Buildacode Progress and Interactive Puppetry Workshop

The Cube’s Artist-In-Residence, Mónica Rikić, talks about how difficult it can be to get velcro in Australia, and shares some pictures from her last workshop at The Cube.

Mónica: When developing a new media art project, you normally have to deal with unexpected problems with the hardware you’re using, installing it, finding the right one, upgrading to the latest version etc… Well funnily enough the only hardware I use is a computer, a PSEye and a projector (nothing special) but it seems to be more difficult to get velcro, fabrics and transfer paper than a spaceship! 😛

I have to admit that nothing has gone smoothly during the development of the project for many different reasons. It seemed the stars aligned to make every single step more difficult, especially when it came to  the material. As an example, I’m going to tell you the story of the velcro…

Where’s the Velcro?

When I did the material list for the project I was pretty sure that everyting was easy to find, except from the fact that we are in Australia and I’ve just discovered that things are a bit more difficult to find here. So after a week of finding a way of printing the Fiducials on the covers, then finding an inkjet printer (mission quite impossible nowadays really!!), running out of ink, printing the transfers, the transfers stopped working, going to the shop again, complain and get them changed, print them again and ironing 72 different ones, I was ready to do the patches.

We thought it would be a good idea to stick them with velcro instead of sewing them directly to the covers. This way, if the cubes or the project want to be adapted for other purposes it’ll be much easier. Then we entered in the incredible world of verlcro: hook, hook & loop, stick in, iron in, sew in, 12mm, 20mm, 25mm, black, white, cut in circles – doesn’t matter which one you choose, all of them are way too expensive!!!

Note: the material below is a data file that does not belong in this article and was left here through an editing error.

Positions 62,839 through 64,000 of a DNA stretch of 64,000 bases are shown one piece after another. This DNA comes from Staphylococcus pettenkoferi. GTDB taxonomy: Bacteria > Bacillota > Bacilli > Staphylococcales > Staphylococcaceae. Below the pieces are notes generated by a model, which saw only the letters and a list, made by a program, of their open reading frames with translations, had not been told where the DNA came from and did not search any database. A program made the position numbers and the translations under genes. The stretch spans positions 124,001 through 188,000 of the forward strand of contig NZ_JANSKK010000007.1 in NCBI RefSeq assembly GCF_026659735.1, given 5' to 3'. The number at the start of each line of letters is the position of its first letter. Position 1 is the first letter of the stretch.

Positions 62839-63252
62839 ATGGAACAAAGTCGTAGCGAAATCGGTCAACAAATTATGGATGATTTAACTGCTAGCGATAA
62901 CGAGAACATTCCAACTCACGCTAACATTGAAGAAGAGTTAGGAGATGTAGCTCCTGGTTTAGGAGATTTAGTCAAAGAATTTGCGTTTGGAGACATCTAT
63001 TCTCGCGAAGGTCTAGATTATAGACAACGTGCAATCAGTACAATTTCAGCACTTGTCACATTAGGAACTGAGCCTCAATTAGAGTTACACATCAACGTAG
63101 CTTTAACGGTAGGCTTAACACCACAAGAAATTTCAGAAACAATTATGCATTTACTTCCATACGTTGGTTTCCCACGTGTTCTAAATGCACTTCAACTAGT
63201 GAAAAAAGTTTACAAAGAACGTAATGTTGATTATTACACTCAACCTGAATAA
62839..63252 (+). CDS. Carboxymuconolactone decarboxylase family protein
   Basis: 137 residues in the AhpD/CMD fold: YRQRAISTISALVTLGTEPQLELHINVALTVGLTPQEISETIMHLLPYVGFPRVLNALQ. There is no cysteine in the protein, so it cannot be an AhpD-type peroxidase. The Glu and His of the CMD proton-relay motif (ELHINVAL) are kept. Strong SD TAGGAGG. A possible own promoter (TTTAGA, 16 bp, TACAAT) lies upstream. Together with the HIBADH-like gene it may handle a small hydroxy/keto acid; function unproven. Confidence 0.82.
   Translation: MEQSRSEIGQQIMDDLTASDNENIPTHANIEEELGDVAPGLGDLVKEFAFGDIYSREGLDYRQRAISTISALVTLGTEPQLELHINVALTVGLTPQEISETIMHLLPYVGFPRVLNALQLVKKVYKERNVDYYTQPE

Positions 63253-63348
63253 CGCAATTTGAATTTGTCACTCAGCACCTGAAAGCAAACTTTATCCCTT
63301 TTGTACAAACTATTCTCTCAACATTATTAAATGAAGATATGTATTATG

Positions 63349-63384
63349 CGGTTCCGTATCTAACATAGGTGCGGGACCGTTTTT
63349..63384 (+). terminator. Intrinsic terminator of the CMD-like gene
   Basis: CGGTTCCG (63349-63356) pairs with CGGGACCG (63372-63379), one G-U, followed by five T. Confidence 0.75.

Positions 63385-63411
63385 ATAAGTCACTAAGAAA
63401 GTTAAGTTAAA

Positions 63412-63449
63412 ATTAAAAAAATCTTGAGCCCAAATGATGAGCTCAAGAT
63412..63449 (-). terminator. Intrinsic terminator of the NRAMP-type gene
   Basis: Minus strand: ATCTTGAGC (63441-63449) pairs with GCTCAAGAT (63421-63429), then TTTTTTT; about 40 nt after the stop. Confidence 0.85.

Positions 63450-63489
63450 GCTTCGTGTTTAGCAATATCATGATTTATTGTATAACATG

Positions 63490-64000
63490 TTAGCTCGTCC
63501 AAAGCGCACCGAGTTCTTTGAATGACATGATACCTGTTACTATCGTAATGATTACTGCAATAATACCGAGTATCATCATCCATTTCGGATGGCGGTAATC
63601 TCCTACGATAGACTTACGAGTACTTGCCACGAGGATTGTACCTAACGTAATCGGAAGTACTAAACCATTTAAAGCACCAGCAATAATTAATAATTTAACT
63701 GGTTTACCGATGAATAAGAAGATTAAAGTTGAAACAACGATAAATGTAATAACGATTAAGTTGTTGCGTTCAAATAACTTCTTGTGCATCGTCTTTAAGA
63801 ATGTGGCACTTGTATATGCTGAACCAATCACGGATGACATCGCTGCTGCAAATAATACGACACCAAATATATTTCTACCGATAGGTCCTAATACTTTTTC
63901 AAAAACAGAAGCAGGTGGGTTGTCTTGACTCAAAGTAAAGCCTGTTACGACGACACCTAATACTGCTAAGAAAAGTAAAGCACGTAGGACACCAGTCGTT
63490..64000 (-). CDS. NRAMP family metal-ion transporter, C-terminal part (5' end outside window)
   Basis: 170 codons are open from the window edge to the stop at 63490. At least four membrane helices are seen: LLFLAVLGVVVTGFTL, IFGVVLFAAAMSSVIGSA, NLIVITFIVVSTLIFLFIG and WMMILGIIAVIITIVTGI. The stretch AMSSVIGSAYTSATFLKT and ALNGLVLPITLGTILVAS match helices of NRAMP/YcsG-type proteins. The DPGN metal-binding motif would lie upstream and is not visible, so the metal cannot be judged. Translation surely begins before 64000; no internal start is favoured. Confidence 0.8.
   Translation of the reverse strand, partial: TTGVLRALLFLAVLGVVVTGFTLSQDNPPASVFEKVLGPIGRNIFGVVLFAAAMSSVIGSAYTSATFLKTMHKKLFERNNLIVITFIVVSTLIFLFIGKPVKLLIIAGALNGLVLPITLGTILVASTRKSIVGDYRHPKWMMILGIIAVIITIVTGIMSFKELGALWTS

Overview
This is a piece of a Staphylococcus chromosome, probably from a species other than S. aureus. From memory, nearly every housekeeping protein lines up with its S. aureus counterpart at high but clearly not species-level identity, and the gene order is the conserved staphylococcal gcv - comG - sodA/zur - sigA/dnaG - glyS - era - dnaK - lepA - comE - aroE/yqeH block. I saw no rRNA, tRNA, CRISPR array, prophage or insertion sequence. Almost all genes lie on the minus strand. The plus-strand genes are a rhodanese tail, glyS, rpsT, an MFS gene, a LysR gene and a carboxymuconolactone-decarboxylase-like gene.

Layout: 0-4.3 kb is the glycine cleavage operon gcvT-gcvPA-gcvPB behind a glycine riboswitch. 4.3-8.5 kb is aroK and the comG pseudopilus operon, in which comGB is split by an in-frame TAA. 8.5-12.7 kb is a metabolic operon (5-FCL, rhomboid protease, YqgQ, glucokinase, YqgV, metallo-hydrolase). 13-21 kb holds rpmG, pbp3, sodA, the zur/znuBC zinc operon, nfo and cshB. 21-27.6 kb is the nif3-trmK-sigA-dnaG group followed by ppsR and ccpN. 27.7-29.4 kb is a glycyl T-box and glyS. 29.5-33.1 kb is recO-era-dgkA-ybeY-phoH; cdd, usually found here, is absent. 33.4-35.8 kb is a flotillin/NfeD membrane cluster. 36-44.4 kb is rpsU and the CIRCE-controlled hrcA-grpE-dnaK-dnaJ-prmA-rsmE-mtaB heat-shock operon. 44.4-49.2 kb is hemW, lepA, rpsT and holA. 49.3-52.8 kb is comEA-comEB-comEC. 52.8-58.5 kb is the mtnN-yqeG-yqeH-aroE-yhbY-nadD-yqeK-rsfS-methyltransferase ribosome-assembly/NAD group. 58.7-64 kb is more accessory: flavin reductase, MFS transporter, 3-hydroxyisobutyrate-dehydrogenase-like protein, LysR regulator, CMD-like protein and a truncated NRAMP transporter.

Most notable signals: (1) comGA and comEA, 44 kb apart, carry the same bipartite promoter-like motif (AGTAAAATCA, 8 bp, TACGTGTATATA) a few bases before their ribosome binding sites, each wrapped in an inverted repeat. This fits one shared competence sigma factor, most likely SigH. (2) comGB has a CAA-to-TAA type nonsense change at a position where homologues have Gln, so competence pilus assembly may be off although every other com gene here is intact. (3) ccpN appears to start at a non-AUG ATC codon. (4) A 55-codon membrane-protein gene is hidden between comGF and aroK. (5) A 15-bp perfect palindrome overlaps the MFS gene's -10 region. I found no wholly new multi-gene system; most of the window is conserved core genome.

So after some days of thinking about the best and cheapest option, Lubi decided to order them online at this shop that looked quite effective… After a week they came home to deliver it, there was nobody there and they took it to the next town half on hour drive from Brisbane (!!!!!!!). We called them and asked them to re-deliver it the next day. They said yes but never came so we called them. For some reason they couldn’t re-deliver it so we asked them to bring it closer. They agreed. I went the next day to get it. After 30 min walk to the place and 45 minutes arguing with the poor lady there, I had to go home with nothing and nobody knew where the package was. After lots of phone calls, Lubi found it in Darra, 15 min driver from Brisbane, so Britt and I went to collect it. We had to register, get a badge, enter the place with the car with the four indicators on, get the package, check out the package and open the car boot (to see if we didn’t have any illegal immigrant with us I guess – don’t worry mate, all the foreigners are in the front!) 😛

And that is how I got my velcro finally. After that my laptop charger broke, the puppetry workshop material took ages to arrive, it’s been very difficult to get the right place to test because everything seems to be full booked and I only have two weeks to go. But it’s all good, without these little problems life wouldn’t be as exciting as it is, and for me the project is really worth it!!

Finally, the cubes are done!

Buildacode

The Interactive Puppetry Workshop

I think that this next picture just shows the whole feeling of yesterday’s puppetry workshop. Once again, amazing kids, amazing job!

mr

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